ABC Primetime covers the VR scene in Sept. 1991. Although this news report conflates computer animation footage with Virtual Reality, it also features interviews with Jon Waldern, Fred Brooks, Howard Rheingold, Mike McGreevey, and C L Dodgson (virtually, of course.) With the advantage of hindsight, it’s interesting to see which predictions from 23 years ago have panned out and which are way out in left field.

… and from the where-are-they-now club, we get a brief glimpse of video footage from Symbolics Inc. (remember LISP?), a hot up-and-comer in computer graphics back in the day.

Sega VR – Mighty Barfin’ Power Rangers (we are the 40 percent)

Sega (all hail Sonic!): 1991 brought the announcement of Sega VR, a $200 headset for the Genesis console, a prototype finally shown at summer CES 1993, and consigned to the trash heap of VR in 1994, before any units shipped. Sega claimed that the helmet experience was just too realistic for young children to handle, but the real scoop from researchers showed that 40% of users suffered from cybersickness and headaches. It’s fair to say that Sega undoubtedly anticipated a sea of lawsuits; as one pundit in the industry put it: “It will be like the Pinto’s exploding gas tank.”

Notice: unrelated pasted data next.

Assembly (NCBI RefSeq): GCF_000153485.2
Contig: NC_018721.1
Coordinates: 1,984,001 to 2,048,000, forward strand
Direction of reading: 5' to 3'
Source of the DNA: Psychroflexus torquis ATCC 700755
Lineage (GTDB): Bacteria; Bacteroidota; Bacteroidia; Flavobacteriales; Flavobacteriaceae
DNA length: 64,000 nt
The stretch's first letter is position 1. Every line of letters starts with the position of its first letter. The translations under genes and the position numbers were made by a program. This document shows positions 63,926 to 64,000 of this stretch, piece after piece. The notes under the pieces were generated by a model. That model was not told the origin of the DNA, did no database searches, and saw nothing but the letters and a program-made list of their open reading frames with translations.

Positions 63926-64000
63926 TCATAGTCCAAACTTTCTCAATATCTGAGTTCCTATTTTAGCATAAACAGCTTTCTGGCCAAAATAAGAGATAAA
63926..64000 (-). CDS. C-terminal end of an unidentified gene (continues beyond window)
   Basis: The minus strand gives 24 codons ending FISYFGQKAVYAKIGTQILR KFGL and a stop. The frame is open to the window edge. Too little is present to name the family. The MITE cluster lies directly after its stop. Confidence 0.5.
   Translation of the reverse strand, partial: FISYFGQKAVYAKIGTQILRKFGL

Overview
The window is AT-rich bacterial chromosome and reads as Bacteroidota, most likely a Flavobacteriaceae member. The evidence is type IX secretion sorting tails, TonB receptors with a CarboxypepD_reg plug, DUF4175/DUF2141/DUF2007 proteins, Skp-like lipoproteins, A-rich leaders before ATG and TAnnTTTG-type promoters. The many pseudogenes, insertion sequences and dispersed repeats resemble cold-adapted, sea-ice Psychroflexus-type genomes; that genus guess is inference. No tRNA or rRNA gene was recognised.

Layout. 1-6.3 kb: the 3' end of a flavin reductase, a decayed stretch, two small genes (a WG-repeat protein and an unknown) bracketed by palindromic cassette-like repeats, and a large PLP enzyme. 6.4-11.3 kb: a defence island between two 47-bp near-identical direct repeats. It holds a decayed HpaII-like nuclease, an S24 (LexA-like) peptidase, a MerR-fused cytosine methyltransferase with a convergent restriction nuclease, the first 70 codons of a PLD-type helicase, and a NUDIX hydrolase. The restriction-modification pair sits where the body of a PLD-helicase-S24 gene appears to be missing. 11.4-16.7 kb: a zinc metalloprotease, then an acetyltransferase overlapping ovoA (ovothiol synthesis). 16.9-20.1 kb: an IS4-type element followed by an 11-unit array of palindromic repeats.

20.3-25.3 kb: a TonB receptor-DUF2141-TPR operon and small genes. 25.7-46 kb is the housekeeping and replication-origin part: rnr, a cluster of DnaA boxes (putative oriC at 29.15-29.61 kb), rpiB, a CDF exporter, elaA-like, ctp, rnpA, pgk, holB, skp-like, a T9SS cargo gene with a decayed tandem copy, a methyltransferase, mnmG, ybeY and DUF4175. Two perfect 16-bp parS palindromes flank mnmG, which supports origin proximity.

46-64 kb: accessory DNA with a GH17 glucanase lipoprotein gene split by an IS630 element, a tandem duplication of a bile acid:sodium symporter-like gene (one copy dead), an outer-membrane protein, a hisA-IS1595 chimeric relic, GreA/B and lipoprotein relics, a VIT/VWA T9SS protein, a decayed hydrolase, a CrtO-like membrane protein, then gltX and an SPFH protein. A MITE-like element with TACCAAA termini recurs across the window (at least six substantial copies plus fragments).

Perfectly capturing the annoying VR hype of the era is Alan Hunter’s (MTV) summer 1993 CES intro of Sega VR:

Money quote from a teen featured in the promo: “I thought I was going to have to wait till I was old… like 30, to get VR at home!” It’s now 2012, he’s closing in on 40, and still waiting.

Much more info can be found in Ken Horowitz’s 1994 review. Four games were produced especially for Sega VR, never to be released.

Here’s some sense of the much feared “realism” which provoked Sega to pull the plug on production: